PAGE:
Cable cars or gondolas to a park are always cool to ride. They always up the anticipation.

Sorry that the El Loco-type coaster wasn't open for you guys to try out. Maybe another trip?

 

Great TR so far, Aaron! I do so want to go back to Japan in a couple of years or so.

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Thanks for the pics and info! I'm somewhat interested in Yomiuriland because it was used as a filming location for an older Japanese language learning program that I watch. Check out the 7:20 mark in this video if you're interested. It was filmed in the mid 90's I believe.

 

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Thanks for the pics and info! I'm somewhat interested in Yomiuriland because it was used as a filming location for an older Japanese language learning program that I watch. Check out the 7:20 mark in this video if you're interested. It was filmed in the mid 90's I believe.]
Call my bluff if I'm wrong, but that looks like a ride at Tobu Zoo, not Toshimaen. Either way, that dude didn't look scared, he looked like he was in pain!
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Kangaroo fact: Kangaroo is tasty and high and protein, but tricky to cook.

 

It's also a rather "gamey" tasting pizza topping. Reminded me of venison.

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Call my bluff if I'm wrong, but that looks like a ride at Tobu Zoo, not Toshimaen. Either way, that dude didn't look scared, he looked like he was in pain!

 

It was at Yomiuri Land, not Tobu Zoo nor Toshimaen. Here's a photo I found on the TPR Yomiuri Land page:

 

 

The dude's acting tends to be very over the top in the program, but I wouldn't doubt that he was truly in pain. The same dude had a part in the final Kurosawa film but he acts much more subtly.

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Nasu Highland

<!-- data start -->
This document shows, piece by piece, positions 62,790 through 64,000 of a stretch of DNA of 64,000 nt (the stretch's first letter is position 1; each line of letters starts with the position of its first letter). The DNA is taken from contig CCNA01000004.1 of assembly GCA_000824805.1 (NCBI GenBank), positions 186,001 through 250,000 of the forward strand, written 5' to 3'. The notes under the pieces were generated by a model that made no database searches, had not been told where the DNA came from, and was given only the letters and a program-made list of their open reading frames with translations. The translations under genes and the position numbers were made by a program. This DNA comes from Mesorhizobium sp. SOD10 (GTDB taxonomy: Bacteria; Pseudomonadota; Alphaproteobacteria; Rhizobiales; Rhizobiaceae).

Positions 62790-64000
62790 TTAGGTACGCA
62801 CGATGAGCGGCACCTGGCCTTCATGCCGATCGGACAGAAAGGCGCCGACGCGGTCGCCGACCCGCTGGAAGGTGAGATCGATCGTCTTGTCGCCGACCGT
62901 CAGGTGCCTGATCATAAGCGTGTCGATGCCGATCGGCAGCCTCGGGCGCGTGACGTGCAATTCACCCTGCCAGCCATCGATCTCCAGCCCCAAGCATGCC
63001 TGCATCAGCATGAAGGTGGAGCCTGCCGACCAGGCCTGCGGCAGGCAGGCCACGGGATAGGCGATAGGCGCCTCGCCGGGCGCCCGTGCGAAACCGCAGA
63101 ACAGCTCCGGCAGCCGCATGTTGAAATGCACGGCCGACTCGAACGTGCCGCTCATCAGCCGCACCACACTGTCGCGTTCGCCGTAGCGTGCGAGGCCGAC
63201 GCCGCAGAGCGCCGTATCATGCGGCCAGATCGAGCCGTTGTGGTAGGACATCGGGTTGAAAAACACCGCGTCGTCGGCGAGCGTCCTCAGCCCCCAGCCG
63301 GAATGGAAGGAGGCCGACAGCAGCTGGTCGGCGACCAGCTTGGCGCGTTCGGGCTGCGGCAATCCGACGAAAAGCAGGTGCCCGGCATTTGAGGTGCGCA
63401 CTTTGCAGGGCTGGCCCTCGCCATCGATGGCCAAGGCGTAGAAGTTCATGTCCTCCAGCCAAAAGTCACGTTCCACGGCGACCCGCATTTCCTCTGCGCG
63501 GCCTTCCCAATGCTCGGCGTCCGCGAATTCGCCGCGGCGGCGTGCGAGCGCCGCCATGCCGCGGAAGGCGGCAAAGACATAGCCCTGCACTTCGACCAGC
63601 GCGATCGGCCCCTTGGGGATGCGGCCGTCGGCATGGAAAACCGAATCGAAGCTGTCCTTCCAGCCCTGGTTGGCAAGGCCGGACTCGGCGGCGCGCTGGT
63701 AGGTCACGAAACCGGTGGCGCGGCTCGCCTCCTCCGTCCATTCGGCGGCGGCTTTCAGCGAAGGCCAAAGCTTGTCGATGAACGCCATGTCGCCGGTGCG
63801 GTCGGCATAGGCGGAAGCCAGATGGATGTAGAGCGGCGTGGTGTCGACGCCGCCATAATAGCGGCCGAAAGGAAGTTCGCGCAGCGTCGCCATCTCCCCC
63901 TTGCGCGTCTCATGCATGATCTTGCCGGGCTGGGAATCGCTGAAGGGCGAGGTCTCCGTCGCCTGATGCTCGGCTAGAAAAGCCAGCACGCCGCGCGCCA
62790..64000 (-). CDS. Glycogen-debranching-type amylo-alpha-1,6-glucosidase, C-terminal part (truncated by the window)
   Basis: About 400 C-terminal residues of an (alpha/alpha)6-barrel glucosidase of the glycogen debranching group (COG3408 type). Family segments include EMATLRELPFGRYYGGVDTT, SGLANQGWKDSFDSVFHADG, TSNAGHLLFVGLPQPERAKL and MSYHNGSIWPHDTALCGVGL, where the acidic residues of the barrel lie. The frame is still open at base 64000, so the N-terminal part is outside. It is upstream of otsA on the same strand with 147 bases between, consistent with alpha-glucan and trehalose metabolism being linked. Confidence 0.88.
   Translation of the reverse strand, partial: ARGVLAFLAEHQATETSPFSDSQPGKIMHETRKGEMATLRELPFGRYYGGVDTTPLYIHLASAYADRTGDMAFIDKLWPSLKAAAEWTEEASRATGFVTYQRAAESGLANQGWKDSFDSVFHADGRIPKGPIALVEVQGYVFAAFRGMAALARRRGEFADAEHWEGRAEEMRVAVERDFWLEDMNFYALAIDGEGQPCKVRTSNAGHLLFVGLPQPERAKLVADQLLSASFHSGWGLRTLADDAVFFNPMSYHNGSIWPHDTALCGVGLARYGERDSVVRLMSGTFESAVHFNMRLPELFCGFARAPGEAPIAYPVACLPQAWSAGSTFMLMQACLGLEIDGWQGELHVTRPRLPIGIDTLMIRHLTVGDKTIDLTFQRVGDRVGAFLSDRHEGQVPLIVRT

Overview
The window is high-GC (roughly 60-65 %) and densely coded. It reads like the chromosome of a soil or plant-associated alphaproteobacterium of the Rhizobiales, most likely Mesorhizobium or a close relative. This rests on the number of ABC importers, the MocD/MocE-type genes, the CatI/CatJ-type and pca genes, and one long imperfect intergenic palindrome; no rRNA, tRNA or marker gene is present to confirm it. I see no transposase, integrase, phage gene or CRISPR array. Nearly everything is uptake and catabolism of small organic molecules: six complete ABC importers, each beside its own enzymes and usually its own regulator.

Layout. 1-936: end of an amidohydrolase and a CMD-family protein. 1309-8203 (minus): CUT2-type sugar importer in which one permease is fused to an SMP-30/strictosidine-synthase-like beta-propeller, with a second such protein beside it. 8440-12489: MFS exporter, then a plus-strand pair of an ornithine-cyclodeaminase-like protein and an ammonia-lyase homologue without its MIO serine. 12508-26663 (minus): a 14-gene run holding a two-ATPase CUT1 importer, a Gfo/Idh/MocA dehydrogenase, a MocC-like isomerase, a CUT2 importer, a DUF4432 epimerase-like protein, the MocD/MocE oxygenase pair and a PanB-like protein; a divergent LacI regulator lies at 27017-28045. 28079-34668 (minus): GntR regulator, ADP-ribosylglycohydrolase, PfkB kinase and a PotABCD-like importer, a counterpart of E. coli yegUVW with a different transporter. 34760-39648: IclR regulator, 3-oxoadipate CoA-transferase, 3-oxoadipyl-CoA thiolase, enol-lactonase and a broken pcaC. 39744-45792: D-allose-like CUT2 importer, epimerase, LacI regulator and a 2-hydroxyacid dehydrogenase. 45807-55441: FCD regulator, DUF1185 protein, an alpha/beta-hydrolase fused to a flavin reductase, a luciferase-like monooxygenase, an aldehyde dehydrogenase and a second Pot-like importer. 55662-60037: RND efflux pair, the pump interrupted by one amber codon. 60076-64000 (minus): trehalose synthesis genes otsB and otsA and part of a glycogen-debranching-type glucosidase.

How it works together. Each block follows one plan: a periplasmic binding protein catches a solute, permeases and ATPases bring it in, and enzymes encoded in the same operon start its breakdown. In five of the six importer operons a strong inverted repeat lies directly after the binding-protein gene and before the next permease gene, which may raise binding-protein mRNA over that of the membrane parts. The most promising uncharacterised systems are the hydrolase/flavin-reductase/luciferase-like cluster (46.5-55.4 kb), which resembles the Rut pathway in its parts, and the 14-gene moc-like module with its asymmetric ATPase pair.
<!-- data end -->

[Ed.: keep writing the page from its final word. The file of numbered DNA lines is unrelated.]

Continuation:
The first major park of the trip was Nasu Highland, an hour's bullet train ride north of Tokyo. Set on the side of a mountain with great views of rural Japan, with an intriguing mess of coaster track at the bottom end of the park. Nasu Highland was heavy on credits, with nine all up, but also featured an eclectic selection of dark rides, flat rides and other "activities". To be honest, none of the coasters were anything special (although a couple were unique), but there were quite a few interesting diversions that made for a great day.

 

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The group rose early for the first bullet train ride of the trip. I was quite excited for this, you don't really appreciate how fast they are until one flies past you at full speed!

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This train featured a Skymall-like in-seat catalogue. Among the many items on offer was this dog ramp, to help Frou-Frou get up onto the couch.

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Another selection from the catalogue. Apparently this device helps to strengthen the facial muscles. Mm-hmm.

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After only an hour we arrived at Nasushiobara station and loaded into a convoy of taxis to get to the park. Note the decorative seat covers, a feature of all Japanese taxis.

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Great weather for our day at Nasu Highland!

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The park mascot's name is Woopy Bird. No idea why his bow-tie is made out of an American flag though.